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Endobronchial photodynamic therapy in the management of airway disease in adults

Joseph LoCicero, III, MD, FCCP
Septimiu Murgu, MD
Section Editor
Praveen N Mathur, MB, BS
Deputy Editor
Geraldine Finlay, MD


Photodynamic therapy (PDT) is a non-thermal ablative technique. Cells in tissue, which previously received a photosensitizing chemical, die when exposed to a specific light wavelength.

Since the early 1900s, it has been used to treat cancers of the esophagus, stomach, bladder, skin, oropharynx, and biliary tree. The same principles of PDT can be applied using bronchoscopes to treat airway disease, primarily endobronchial non-small cell lung cancer (NSCLC).

The principles and procedure, as well as the indications, contraindications, and complications of bronchoscopic PDT, are reviewed in this topic. Other bronchoscopic techniques used to manage airway disease and the use of PDT for the treatment of other types of cancers are described separately. (See "Clinical presentation, diagnostic evaluation, and management of central airway obstruction in adults" and "Endobronchial electrocautery" and "Bronchoscopic argon plasma coagulation in the management of airway disease in adults" and "Airway stents" and "Flexible bronchoscopy balloon dilation" and "Endobronchial brachytherapy" and "Barrett's esophagus: Treatment with photodynamic therapy" and "Treatment of actinic keratosis", section on 'Photodynamic therapy' and "Treatment and prognosis of basal cell carcinoma at low risk of recurrence", section on 'Photodynamic therapy' and "Treatment and prognosis of cutaneous squamous cell carcinoma", section on 'Photodynamic therapy' and "Ampullary carcinoma: Treatment and prognosis", section on 'Minimally-invasive nonsurgical therapies' and "Early gastric cancer: Treatment, natural history, and prognosis", section on 'Other endoscopic modalities' and "Bronchoscopic cryotechniques in adults" and "Treatment options for locally advanced cholangiocarcinoma", section on 'Photodynamic therapy'.)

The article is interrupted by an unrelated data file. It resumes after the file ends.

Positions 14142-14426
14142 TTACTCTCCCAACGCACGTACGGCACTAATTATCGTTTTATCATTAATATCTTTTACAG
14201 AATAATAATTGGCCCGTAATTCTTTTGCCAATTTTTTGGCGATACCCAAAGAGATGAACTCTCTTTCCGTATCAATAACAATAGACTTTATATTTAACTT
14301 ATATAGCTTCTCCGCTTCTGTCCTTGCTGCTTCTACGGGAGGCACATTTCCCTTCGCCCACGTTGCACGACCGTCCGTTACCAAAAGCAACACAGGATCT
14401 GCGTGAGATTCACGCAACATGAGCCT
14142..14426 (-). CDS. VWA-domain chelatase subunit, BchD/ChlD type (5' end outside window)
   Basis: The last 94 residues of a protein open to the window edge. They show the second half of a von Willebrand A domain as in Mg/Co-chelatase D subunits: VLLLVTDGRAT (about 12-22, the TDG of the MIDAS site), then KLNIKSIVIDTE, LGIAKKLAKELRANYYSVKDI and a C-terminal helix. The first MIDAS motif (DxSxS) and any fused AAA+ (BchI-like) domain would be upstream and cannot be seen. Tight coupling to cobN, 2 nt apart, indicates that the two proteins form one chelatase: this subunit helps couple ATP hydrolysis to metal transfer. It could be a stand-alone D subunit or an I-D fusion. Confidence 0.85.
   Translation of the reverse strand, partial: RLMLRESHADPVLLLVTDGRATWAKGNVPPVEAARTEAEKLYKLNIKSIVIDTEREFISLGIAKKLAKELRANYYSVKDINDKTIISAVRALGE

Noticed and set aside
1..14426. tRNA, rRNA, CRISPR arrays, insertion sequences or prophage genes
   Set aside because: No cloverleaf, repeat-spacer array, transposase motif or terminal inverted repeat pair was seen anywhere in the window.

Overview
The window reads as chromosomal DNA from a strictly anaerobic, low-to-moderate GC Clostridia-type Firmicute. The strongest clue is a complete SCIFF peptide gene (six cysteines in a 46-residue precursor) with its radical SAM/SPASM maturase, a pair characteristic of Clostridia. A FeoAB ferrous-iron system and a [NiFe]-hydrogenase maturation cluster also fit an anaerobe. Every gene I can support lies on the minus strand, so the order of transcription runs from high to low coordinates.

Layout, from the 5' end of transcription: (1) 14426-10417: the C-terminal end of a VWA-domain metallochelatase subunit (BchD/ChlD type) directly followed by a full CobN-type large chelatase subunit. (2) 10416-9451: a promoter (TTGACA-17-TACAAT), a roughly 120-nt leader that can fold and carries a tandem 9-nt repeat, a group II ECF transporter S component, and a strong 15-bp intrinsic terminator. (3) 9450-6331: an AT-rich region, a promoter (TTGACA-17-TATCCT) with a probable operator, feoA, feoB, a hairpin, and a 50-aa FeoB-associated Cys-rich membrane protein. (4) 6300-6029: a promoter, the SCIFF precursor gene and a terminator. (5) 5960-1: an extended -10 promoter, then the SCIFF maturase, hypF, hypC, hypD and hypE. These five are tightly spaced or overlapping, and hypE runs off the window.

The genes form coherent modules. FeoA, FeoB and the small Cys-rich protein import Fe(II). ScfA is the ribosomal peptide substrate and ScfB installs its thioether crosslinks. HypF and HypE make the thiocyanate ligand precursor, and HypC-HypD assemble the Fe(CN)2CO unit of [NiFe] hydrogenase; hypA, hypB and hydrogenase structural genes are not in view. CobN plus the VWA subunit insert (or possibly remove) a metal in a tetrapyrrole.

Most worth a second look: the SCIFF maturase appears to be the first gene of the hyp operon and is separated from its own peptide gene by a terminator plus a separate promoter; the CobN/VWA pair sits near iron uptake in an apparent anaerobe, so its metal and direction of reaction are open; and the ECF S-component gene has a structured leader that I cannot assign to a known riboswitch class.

Phototoxic reaction — The phototoxic reaction depends upon the cellular uptake of a photosensitizing agent, which is usually administered intravenously (see 'Photosensitizing agent administration' below). Photosensitized tissue is subsequently exposed to light (usually 48 hours later) (see 'Bronchoscopic phototherapy' below). The light induces a type II photo-oxidative intracellular reaction, in which molecular oxygen is transformed to singlet reactive oxygen species (ROS) [1,2]. The presence of excessive amounts of intracellular ROS results in cell death and, consequently, tissue necrosis.

Tumor cells and the neovascular endothelium of tumors preferentially retain the photosensitizer such that the cytotoxic reaction is somewhat selective for neoplastic cells [3]. Capillary damage and tumor necrosis begin within hours after illumination; however, the maximal clinical effect of tissue destruction takes a few days to be appreciated.


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Literature review current through: Sep 2016. | This topic last updated: Oct 13, 2016.
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